The Gartner IT Symposium opened with an extremely optimistic view of Canada’s position in terms of digital transformation, and some practical steps to address the worldwide crisis of “technical debt” which impedes our progress towards digital transformation. The conference keynote featured a refreshingly realistic presentation of both the challenges of and the necessary steps to address digital transformation and the new era of continuous and accelerated change.
Is Canada really in a leadership role?
With this conference being held in Canada, many expected to hear a shout-out to the local audience. There were the obligatory skyline pictures and references to the Toronto Raptors, but the keynote went much deeper.
For those of us accustomed to hearing that Canada is always behind, it was refreshing. Chris Howard, distinguished research vice president at Gartner, used his keynote address to highlight a number of points where Canada is in a global leadership role, including research, AI start-ups, and policy development.
For the sceptics in the audience, Howard backed it up with some key examples. He pointed to PIPEDA as evidence of Canada’s global leadership in another key area — privacy. PIPEDA contains the principle that “once an organization collects data, that organization is accountable and responsible for its protection.”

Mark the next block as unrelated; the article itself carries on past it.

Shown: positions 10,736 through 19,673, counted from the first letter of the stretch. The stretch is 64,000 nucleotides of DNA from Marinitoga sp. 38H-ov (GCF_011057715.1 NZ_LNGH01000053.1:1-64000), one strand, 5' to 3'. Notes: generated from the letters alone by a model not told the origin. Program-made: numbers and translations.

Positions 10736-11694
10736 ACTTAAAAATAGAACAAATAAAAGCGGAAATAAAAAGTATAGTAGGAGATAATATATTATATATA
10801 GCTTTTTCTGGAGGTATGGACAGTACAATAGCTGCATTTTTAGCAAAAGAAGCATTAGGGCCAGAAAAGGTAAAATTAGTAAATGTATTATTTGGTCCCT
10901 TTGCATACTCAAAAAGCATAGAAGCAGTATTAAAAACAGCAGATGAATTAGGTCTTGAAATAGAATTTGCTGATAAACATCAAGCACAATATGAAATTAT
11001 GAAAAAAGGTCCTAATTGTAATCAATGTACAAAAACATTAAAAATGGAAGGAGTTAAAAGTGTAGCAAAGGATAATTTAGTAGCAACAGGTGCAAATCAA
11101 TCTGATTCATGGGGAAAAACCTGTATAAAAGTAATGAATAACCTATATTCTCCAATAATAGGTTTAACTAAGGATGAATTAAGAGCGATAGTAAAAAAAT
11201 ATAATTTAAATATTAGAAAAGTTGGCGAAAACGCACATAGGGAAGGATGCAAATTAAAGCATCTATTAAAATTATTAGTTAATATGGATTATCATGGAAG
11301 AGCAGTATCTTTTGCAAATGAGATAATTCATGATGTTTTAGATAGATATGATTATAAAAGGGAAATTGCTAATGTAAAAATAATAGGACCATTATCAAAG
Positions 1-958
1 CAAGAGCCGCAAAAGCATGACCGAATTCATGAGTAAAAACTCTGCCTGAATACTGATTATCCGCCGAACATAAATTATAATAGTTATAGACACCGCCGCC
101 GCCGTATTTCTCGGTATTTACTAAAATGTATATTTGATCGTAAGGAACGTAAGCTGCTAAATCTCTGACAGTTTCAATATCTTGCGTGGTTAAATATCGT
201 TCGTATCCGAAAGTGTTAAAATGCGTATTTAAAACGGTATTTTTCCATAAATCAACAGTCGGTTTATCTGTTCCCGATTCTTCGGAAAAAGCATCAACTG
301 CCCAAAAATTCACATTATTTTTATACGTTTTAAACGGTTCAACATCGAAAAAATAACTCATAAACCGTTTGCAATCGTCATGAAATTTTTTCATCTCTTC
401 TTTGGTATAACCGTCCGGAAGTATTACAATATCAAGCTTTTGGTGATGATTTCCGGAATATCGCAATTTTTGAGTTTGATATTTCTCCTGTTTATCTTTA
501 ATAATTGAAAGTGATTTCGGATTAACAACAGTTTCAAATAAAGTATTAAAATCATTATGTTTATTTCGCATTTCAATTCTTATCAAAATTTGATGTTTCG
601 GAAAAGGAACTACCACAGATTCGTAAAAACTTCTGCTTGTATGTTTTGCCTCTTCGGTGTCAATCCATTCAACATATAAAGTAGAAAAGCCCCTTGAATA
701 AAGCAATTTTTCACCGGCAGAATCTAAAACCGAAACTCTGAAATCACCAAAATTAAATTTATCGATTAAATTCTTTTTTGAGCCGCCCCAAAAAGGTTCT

Howard also challenged the traditional view that Canada is not progressing quickly enough in the area of AI. The Treasury Board, he pointed out, had done some leadership work in “ethical AI” — an area that is critical to adoption. He further noted that Canada had used its recent position as chair on the G7 to develop a partnership with France in the area of ethical AI.
Howard addressed the concerns about the impact of AI directly, giving examples of how AI is not replacing people but, to use Gartner’s term, “augmenting the abilities of people” and “freeing them to be more human.” Howard offered a personal example, talking about his recent bout with non-Hodgkin’s lymphoma. The “grueling month” it took for his cancer to be diagnosed was precious time that he missed in the treatment particularly important in this aggressive form of cancer. Howard’s diagnosis was eventually and fortunately made by a specialist, but only after weeks of other tests and treatments, which failed to identify the real cause of his symptoms. Now cancer-free, he wondered aloud if there would be a time in the future where not using AI would be considered malpractice.